A doctor at the Comox Valley's St. Joseph's Hospital says he intends to offer assisted dying to his patients when it becomes legal, despite his hospital saying they will not allow it.
Dr. Jonathan Reggler is a family physician who serves many elderly patients. Since he's begun speaking out about his decision, he says he has received a great deal of support.
"I think it's something that many of my patients will ultimately choose for themselves," he told All Points West host Robyn Burns. "As that is something that it is likely my patients are going to ask me to do, I think I should."
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Reggler wants to see legislation from the federal government make it mandatory for all health care facilities and hospices that accept public money to offer physician-assisted death whenever it is requested.
And while he does think individual health professionals should be able to opt out of being involved with physician-assisted death, he doesn't think entire hospitals should be able to opt out of it on religious grounds.
"I think particularly in the case of a Charter right of this type, it's completely wrong for any faith-based organization to say, 'You cannot have this right,'" he said.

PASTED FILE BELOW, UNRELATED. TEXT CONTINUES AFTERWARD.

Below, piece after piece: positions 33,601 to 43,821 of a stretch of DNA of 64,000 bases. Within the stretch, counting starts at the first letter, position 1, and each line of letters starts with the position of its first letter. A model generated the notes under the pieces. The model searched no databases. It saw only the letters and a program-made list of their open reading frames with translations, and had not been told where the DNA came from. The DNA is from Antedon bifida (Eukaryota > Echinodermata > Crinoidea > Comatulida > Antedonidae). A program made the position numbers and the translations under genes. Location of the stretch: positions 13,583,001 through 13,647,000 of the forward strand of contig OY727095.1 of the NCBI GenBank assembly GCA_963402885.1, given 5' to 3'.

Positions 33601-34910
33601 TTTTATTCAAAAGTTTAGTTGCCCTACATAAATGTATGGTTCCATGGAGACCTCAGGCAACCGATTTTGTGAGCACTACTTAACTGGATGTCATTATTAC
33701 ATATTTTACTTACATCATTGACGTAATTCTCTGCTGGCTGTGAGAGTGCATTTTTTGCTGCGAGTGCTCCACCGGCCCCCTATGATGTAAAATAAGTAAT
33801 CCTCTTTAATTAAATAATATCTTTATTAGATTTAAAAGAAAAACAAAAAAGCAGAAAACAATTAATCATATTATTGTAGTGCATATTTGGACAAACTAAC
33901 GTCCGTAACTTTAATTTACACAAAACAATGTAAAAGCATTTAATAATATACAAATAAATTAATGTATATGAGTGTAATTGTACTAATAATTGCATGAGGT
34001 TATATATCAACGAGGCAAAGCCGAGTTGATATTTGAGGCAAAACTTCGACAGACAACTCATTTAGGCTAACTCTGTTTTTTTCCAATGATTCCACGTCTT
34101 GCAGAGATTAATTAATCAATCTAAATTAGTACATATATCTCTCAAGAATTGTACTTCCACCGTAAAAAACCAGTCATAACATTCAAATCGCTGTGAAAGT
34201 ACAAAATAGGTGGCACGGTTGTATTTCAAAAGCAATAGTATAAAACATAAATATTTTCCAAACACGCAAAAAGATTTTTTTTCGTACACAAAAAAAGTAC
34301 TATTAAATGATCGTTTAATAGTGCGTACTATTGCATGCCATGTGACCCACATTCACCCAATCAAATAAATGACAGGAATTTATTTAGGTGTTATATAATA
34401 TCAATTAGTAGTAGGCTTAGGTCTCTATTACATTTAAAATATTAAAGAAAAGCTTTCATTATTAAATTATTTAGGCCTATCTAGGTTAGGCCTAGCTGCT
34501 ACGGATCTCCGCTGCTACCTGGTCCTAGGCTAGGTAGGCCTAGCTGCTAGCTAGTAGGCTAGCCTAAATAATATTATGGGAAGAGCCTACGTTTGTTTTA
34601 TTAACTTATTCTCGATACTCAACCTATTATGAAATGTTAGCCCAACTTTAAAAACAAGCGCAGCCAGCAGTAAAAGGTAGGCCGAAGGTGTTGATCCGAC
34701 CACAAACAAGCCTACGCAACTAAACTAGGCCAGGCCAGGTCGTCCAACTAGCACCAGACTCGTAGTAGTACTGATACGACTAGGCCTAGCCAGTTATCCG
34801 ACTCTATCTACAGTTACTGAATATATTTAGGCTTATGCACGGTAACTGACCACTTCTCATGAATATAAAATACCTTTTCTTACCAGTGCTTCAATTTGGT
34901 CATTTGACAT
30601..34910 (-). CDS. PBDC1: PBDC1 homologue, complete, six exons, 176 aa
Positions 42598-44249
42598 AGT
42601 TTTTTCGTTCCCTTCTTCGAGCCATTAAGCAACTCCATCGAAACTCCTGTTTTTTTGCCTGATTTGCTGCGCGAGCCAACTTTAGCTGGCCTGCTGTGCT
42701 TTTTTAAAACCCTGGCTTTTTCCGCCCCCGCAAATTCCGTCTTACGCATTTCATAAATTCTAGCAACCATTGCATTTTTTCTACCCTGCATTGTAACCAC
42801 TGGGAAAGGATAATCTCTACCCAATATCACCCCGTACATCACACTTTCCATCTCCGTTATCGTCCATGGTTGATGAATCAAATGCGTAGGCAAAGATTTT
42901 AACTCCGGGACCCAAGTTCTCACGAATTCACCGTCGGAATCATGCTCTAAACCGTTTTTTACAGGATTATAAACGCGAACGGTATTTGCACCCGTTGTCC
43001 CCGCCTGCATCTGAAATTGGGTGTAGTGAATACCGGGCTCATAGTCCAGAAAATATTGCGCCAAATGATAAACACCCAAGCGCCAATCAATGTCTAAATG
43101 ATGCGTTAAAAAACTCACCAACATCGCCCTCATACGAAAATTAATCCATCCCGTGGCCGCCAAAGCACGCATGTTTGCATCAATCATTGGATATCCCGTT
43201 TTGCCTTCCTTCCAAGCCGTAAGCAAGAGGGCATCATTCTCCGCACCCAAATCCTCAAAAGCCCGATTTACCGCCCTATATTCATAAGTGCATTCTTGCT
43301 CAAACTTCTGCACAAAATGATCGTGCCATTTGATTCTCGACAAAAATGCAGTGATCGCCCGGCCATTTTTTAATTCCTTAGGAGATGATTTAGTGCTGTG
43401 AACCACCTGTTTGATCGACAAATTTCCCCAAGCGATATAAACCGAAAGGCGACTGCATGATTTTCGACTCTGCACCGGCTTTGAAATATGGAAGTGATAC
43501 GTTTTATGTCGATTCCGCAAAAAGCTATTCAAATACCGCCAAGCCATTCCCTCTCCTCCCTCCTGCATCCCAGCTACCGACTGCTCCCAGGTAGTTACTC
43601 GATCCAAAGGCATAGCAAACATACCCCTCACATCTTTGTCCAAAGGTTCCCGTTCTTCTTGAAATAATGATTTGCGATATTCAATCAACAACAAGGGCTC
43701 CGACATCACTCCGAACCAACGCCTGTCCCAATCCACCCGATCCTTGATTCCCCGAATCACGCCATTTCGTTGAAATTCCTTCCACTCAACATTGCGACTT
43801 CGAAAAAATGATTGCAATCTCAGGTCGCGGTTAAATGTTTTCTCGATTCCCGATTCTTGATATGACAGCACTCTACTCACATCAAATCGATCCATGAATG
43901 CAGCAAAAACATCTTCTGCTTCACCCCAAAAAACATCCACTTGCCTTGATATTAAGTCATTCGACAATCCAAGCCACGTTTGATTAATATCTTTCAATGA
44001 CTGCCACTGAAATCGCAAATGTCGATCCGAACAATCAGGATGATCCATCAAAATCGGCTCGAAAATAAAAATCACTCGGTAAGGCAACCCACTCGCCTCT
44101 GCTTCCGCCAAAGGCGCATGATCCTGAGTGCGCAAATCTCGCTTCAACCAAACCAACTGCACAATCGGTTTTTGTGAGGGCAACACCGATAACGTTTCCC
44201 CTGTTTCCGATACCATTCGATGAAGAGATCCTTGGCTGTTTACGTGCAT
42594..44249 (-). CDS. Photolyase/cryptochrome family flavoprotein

Hospital hopeful legislation will respect 'diverse perspectives'
In a statement to All Points West, Jane Murphy, president and CEO of St. Joseph's wrote it is "premature" to speculate on pending legislation, "and, therefore, how health care providers, including denominational and faith-based facilities such as St. Joseph's, will need to respond."
"Our position on physician assisted death is consistent with the Catholic Health Care Ethical Guidelines, and St. Joseph's will not be providing or promoting physician assisted death," the statement read. "We are hopeful that legislation will respect the diverse perspectives on physician assisted death."
For Reggler, St. Joseph's refusal raises bigger concerns about access.
The hospital is the only one serving the Comox Valley. So if that hospital refuses to provide the service, what alternatives are there?
"This is a problem mirrored in other places in B.C. and across Canada. It will be a real problem if patients are unable to access this Charter right," he said, adding that transferring patients to other facilities is not an acceptable solution.
"Which means a 60 to 90 minute journey to a community where their family probably doesn't live, where their doctor isn't practising and probably doesn't have privileges."
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